News & Reviews News Wire Ottawa light rail extensions fall further behind schedule

Ottawa light rail extensions fall further behind schedule

By Trains Staff | November 2, 2022

Western addition now expected to be 17 months late; southern extension a year behind

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Map of Ottawa light rail system
The current Ottawa O-Train light rail system, as well as extensions currently under construction. Western and Southern extensions are behind schedule. OC Transpo

OTTAWA — Extensions to Ottawa’s light rail lines continue to fall behind schedule, with the western extension of the electrified Confederation line now likely to be completed 17 months late, and the southern addition to the diesel-powered Trillium line at least a year overdue.

The CBC reports a city committee was told Tuesday that the delays to the western extension, which will add 11 stations, reflect labor and cement shortages and mean the line is now expected to be delivered to the city in late 2026. The 17-month delay is a significant slide from earlier this year; in April, the city’s rail director, Michael Morgan, estimated the project was three months behind schedule, and in August, he said it could be up to a year late.

A five-station eastern extension is only about 36 days behind at this point, he said.

Meanwhile, the southern extension of the Trillium Line, which will service Ottawa International Airport, was supposed to have been completed by now. It is now expected to be handed over to the city in August 2023. The Stadler FLIRT trainsets have arrived and about 65 of the track has been laid, but signal testing can’t begin in earnest until trackwork is done.

4 thoughts on “Ottawa light rail extensions fall further behind schedule

  1. Imagine if there were these modern day issues back in the 1860s when the transcontinential railroad was being built. The railroad would be pushed back time after time, constant reconfigering of the line and maybe the NIMBYs of their day would protest a railroad coming through their land. If there were the environmetalists of their day then, they might take issue with the land and animal population being desroyed or displaced. If the issues of today had interferred with the building of the transcon we might have a rairoad running by 1900 instead of 1869. In New York City the orginal Contract One subway line from City Hall to 145th Street was started in 1900 and completed and open for business in 1904. No issues with shortages, NIMBYs or special interest groups then. They just built ahead and ignored any obstacles that that up. Today with all thetechnology, the bright minds and know how, it seems like things take longer to build . Think of the Second Avenue Stubway not subway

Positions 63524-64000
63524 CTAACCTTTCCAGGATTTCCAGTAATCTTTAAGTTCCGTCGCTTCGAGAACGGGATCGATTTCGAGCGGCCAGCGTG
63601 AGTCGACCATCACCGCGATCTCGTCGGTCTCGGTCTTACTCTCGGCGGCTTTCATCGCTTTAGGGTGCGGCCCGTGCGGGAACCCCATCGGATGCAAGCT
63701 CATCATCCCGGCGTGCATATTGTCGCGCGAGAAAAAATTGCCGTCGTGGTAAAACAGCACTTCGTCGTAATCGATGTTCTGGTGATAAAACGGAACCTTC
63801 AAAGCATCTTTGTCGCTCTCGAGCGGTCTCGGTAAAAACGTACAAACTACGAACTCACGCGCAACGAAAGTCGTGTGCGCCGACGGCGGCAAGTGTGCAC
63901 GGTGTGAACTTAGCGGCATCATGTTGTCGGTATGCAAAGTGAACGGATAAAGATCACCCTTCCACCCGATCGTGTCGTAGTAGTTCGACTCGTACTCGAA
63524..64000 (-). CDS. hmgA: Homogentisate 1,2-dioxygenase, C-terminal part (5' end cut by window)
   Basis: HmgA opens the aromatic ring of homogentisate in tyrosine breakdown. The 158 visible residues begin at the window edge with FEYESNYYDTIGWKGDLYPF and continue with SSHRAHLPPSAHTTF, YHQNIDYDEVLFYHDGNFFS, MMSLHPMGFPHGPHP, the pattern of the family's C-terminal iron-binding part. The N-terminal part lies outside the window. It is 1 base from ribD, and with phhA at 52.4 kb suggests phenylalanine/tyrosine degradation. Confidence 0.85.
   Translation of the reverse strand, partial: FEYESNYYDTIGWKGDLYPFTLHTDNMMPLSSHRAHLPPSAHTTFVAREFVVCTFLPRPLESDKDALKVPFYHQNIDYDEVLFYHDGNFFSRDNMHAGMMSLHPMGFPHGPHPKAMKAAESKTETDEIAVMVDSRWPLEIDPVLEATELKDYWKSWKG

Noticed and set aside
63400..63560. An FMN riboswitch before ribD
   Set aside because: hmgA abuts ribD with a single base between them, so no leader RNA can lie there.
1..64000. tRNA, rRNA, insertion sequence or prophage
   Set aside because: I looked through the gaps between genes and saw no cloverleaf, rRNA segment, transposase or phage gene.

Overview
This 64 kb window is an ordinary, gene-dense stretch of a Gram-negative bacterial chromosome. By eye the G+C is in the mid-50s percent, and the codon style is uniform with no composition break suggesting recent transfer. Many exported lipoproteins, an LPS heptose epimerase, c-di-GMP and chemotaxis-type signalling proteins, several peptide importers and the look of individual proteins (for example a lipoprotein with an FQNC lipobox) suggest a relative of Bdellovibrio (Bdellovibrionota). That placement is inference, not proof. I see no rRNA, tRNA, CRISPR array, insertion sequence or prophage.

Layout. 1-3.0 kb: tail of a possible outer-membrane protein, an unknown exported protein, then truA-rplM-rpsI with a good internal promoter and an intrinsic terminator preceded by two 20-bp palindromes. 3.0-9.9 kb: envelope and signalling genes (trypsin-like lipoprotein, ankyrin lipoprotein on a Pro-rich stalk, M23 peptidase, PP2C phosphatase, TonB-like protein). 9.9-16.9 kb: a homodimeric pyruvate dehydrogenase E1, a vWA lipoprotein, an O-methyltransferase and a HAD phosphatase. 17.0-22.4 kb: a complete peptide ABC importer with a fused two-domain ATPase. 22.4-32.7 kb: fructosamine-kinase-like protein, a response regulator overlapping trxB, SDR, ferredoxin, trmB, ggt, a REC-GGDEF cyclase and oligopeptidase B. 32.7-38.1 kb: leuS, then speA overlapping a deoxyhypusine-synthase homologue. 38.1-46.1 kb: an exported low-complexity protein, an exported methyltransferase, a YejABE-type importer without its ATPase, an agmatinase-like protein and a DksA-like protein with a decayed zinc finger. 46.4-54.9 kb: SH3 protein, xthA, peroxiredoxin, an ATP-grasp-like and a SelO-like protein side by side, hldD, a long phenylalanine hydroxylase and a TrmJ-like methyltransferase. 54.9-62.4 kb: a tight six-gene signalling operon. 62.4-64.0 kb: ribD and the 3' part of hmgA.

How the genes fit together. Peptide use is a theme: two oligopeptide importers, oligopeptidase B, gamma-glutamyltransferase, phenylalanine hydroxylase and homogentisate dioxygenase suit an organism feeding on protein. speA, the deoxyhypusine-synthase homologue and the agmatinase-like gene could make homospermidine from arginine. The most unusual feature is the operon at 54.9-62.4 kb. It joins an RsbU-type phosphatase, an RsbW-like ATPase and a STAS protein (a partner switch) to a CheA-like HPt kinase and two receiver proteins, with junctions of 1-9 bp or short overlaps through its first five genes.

Joseph C. Markfelder

  2. Hey folks! – No other place to post this as of right now. Transport Canada has announced what will be the end of Via Rail and the privatization of Canadian passenger services, in a few years. If Trains Newswire hasn’t picked this up, find it at Railway Age. This may be a good thing.

    1. Couldn’t be worse. What is there now, three R/T a week to the Maritimes? What’s the difference between three trains a week to a big part of Canada, or none at all?

      VIA has dropped a number of Maritime routes and reduced the frequency of the one remaining, if my info is correct.

      Oh and BTW, some people posting in recent days have advocated returning the passenger trains to the freight railroads. Won’t happen. Here in USA, it’s Amtrak or nothing. It’s VIA or (most likely) nothing in Canada Ukraine would be embarrassed if they had trains like here in North America..

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